In the following detailed description, numerous specific details are set forth in order to provide a thorough understanding of embodiments. However it will be understood by those of ordinary skill in the art that the embodiments may be practiced without these specific details. In other instances, well-known methods, procedures, components and circuits have not been described in detail so as not to obscure the embodiments.

FIG. 1 is a block diagram of an exemplary communications system 100, according to some embodiments. System 100 comprises a device 102 and a device 104 able to communicate over a wireless communication link 106.

A non-exhaustive list of examples for devices 102 and 104 includes any of the following:

    • a) wireless human interface devices, for example, keyboards, mice, remote controllers, digital pens and the like;
    • b) wireless audio devices, for example, headsets, loudspeakers, microphones, cordless telephones, handsets, stereo headsets and the like;
    • c) wireless computerized devices, for example, notebook computers, laptop computers, desktop personal computers, personal digital assistants (PDAs), handheld computers, cellular telephones, MP3 players, printers, facsimile machines, and the like; and
    • d) wireless communication adapters, for example, universal serial bus (USB) adapters, personal computer memory card international association (PCMCIA) cards, compact flash (CF) cards, mini peripheral component interconnect (PCI) cards, access points, and the like.

Device 102 may be manufactured to support one or more discoverable modes. For example, if device 102 is a BT device, device 102 may support Limited Discoverable Mode and/or General Discoverable Mode. Another device may have the property that it does not require device 102 to be in a discoverable mode in order to establish subsequent connections with device 102. For example, the other device may be able to establish subsequent connections with device 102 if the other device is provided with an identifier of device 102, for example a BT device address of device 102. If device 102 is able to ascertain this property about the other device, during or after having established an initial connection with this other device, device 102 may disable its one or more discoverable modes, thus controlling its visibility. While the one or more discoverable modes are disabled, device 102 is prevented from becoming discoverable, and devices that require device 102 to be discoverable in order to establish a connection therewith will not be able to detect device 102 when inquiring about devices within range.

Device 102 comprises an antenna 110, a wireless communication interface 112, a processor 114 coupled to wireless communication interface 112, and a memory 116 coupled to processor 114. Memory 116 may be fixed in or removable from device 102. Memory 116 may be embedded or partially embedded in processor 114. Processor 114 and memory 116 may be part of the same integrated circuit or in separate integrated circuits. Wireless communication interface 112 comprises a radio 117 coupled to antenna 110, and a processor 118 coupled to radio 117. Processor 118 may be able to cause device 102 to be in a discoverable mode. Wireless communication interface 112 and processor 114 may be part of the same integrated circuit or in separate integrated circuits.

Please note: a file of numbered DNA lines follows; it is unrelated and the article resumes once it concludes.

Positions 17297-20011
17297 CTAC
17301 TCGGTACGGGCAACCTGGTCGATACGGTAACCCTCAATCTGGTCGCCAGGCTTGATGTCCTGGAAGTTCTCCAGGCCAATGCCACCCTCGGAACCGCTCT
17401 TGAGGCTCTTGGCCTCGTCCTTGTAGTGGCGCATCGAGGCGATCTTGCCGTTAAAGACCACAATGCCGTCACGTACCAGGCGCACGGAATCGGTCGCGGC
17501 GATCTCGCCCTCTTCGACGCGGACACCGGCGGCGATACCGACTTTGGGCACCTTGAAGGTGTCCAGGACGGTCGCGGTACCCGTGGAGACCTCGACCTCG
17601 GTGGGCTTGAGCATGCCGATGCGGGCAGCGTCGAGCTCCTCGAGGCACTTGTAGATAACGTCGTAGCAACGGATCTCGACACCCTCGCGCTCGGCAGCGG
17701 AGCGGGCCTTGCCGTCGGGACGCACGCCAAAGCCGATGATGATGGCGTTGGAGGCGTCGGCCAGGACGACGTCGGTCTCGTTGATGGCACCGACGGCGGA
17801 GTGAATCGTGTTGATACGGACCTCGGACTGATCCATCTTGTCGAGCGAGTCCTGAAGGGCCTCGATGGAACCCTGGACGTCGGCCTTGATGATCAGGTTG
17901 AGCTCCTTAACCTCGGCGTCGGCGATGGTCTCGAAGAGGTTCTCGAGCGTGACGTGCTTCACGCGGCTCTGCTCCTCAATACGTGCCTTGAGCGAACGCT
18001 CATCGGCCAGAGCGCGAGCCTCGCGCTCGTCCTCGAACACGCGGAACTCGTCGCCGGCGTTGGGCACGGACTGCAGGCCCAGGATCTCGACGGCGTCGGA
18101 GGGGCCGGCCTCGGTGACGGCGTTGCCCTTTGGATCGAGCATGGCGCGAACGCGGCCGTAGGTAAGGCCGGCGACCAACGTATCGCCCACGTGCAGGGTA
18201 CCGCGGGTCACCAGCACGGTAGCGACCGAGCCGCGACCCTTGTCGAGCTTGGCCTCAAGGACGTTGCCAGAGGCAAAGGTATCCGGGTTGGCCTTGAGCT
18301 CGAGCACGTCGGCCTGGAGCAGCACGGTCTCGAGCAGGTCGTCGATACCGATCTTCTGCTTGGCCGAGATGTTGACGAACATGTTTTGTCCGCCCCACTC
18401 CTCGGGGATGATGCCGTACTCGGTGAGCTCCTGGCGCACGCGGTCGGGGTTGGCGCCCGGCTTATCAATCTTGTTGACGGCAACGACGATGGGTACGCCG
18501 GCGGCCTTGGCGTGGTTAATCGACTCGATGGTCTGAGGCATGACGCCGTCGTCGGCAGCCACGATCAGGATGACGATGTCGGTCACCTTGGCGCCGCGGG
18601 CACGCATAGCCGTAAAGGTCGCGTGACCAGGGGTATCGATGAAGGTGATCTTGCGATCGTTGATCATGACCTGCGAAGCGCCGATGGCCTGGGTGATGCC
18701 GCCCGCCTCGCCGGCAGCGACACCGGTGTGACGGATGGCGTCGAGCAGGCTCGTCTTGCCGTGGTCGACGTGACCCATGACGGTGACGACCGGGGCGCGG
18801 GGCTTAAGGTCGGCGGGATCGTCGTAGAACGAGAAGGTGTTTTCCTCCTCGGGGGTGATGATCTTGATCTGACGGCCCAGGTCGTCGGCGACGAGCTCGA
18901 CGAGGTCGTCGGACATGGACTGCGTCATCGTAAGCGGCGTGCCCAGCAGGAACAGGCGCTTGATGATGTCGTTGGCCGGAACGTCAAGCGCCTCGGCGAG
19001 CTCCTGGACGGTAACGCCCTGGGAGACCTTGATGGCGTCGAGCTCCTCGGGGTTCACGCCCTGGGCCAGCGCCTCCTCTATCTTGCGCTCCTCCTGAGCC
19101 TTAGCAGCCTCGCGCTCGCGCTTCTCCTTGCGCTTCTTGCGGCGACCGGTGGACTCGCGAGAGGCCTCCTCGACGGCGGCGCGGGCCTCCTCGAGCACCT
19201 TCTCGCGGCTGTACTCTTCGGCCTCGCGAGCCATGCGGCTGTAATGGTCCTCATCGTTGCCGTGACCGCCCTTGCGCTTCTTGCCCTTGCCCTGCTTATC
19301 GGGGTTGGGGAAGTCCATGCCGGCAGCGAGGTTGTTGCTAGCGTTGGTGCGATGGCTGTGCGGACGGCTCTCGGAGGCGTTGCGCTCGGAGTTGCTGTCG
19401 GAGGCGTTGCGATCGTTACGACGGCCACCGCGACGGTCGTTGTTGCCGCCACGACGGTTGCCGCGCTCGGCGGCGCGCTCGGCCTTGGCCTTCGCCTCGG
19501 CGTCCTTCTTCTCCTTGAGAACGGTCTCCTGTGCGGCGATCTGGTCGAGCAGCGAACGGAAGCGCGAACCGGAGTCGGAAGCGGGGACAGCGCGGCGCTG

Similarly, device 104 comprises an antenna 120, a wireless communication interface 122, a processor 124 coupled to wireless communication interface 122, and a memory 126 coupled to processor 124. Memory 126 may be fixed in or removable from device 104. Memory 126 may be embedded or partially embedded in processor 124. Processor 124 and memory 126 may be part of the same integrated circuit or in separate integrated circuits. Wireless communication interface 122 comprises a radio 127 coupled to antenna 120, and a processor 128 coupled to radio 127. Wireless communication interface 122 and processor 124 may be part of the same integrated circuit or in separate integrated circuits.

A non-exhaustive list of examples for antennae 110 and 120 includes dipole antennae, monopole antennae, multilayer ceramic antennae, planar inverted-F antennae, loop antennae, shot antennae, dual antennae, omnidirectional antennae and any other suitable antennae.

A non-exhaustive list of examples of communication protocols with which communication interfaces 112 and 122 may be compatible includes Bluetooth®, ZigBee™, radio frequency identification (RFID), ultra wideband (UWB), IEEE 802.11, and proprietary communication protocols.

A non-exhaustive list of examples for processors 114, 118, 124 and 128 includes a central processing unit (CPU), a digital signal processor (DSP), a reduced instruction set computer (RISC), a complex instruction set computer (CISC) and the like. Furthermore, processors 114, 118, 124 and 128 may be part of application specific integrated circuits (ASICs) or may be a part of application specific standard products (ASSPs).

A non-exhaustive list of examples for memories 116 and 126 includes any combination of the following:

    • a) semiconductor devices such as registers, latches, read only memory (ROM), mask ROM, electrically erasable programmable read only memory devices (EEPROM), flash memory devices, non-volatile random access memory devices (NVRAM), synchronous dynamic random access memory (SDRAM) devices, RAMBUS dynamic random access memory (RDRAM) devices, double data rate (DDR) memory devices, static random access memory (SRAM), universal serial bus (USB) removable memory, and the like;